She discussed Woodbury’s role on the tech team after Baxter Academy shut down its Internet and phone service Thursday to run security checks on its computer network. LaForge maintained that Woodbury and the tech team did not work directly on the network and were always supervised. The security check, she said, was done to make sure the system hasn’t been compromised.

“We felt it was prudent for the sake of caution to take a look at our network and make sure everyone’s information was safe,” LaForge said.

Woodbury’s appearance Thursday afternoon for a juvenile detention hearing at the Cumberland County Courthouse in Portland shed little light on the boy and the charges he faces.

Judge Keith Powers ruled that he will continue to be held at Long Creek until his arraignment Jan. 8.

Woodbury walked into the courtroom with his head down and hands in his pants pockets. He did not appear to look at his parents and aunt in the spectator section. Woodbury said nothing during the brief hearing as he stood beside attorney Mark Peltier, who was temporarily appointed by the court to represent him.

Assistant District Attorney Christine Thibeault and Peltier told the judge that they agreed that Woodbury should remain at Long Creek until Woodbury’s parents hire a lawyer for their son’s defense.

“I think this makes sense,” Peltier told the judge.

Prosecutors are now charging Woodbury with two counts of felony terrorizing, corresponding with the two threatening emails. Windham police had initially charged him with eight counts to correspond with the eight schools in Windham and Raymond that each closed for three days after the threats.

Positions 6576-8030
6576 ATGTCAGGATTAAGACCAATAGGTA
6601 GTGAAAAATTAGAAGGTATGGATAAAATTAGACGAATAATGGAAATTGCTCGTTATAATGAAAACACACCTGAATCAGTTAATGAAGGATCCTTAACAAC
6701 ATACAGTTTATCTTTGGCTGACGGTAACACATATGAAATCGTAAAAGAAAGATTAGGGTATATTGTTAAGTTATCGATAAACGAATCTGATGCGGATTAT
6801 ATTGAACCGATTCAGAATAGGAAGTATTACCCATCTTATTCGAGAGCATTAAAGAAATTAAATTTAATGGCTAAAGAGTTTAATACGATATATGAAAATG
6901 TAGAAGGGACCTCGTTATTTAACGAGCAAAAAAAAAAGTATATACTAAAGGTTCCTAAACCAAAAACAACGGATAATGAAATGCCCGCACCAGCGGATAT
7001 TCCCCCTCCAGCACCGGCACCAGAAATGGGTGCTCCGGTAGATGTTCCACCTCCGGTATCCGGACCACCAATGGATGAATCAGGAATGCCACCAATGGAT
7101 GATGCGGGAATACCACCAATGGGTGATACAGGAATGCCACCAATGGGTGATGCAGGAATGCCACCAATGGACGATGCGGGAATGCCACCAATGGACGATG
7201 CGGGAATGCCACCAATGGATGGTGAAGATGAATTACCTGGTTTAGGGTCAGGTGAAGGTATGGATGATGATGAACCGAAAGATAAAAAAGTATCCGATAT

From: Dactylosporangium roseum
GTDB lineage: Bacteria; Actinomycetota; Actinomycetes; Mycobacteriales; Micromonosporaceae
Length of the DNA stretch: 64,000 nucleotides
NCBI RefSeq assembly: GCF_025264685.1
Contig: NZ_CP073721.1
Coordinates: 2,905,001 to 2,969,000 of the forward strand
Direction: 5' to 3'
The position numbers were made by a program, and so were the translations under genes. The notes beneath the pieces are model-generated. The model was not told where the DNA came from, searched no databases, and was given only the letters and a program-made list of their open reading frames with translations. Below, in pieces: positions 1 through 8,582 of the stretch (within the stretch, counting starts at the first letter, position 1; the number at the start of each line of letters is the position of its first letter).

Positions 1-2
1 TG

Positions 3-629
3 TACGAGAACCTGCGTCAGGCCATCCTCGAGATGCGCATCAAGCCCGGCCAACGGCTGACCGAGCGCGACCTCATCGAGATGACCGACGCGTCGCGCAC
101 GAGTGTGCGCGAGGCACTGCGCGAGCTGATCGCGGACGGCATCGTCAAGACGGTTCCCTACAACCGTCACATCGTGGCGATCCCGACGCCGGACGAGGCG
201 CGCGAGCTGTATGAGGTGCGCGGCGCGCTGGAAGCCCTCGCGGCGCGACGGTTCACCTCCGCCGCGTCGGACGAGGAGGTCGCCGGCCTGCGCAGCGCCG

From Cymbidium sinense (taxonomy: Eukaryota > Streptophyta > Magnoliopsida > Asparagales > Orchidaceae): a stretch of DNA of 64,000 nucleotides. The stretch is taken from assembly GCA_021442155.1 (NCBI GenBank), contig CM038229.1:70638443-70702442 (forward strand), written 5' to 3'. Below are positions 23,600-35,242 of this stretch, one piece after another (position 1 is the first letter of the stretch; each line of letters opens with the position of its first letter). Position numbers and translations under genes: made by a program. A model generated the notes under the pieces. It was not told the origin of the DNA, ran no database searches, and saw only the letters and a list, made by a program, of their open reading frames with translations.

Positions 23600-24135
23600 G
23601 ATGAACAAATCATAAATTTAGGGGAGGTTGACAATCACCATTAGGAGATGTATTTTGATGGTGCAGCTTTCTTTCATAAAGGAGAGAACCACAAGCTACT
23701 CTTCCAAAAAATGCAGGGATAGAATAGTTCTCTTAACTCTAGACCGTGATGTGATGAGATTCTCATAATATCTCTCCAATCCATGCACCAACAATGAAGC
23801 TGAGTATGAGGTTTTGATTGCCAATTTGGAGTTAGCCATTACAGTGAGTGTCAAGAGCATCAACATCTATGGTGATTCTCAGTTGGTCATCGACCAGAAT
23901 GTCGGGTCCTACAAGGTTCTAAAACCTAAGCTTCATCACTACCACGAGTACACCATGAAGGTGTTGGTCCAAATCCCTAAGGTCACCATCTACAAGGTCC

No new details were released in court about what Woodbury is accused of threatening to do.

Although a juvenile, Woodbury’s name was made public in court because of the seriousness of the charges. However, evidentiary filings that sometimes provide information about cases were sealed because they involve a juvenile. Both attorneys declined afterward to release further information about the accusations

“We still know very little about this young man. In due course, details will be evaluated and made available in the court,” Thibeault said outside the courthouse after the hearing. “I think the police did the right thing. I think the schools did the right thing.”

Peltier said he met with Woodbury’s parents both before and after the hearing. Peltier said he also met with Woodbury twice to talk about the accusations against him and found him to be “a bright kid” and “a normal kid.”

“My understanding is he’s never been in formal trouble before. He’s never been charged with a juvenile crime,” Peltier said. “He’s never been to Long Creek. So he’s nervous. But he’s holding up pretty well, all things considered.”

Much of the court hearing focused on whether Woodbury’s parents could afford an attorney to represent him. As the owners of a private construction business, they have too many assets to qualify for a court-appointed attorney. But, they said, they do not have enough money immediately available to hire an attorney.

Scott Dolan can be contacted at 791-6304 or at:

[email protected]

Twitter: @scottddolan

Kelley Bouchard can be contacted at 791-6328 or at:


Twitter: @KelleyBouchard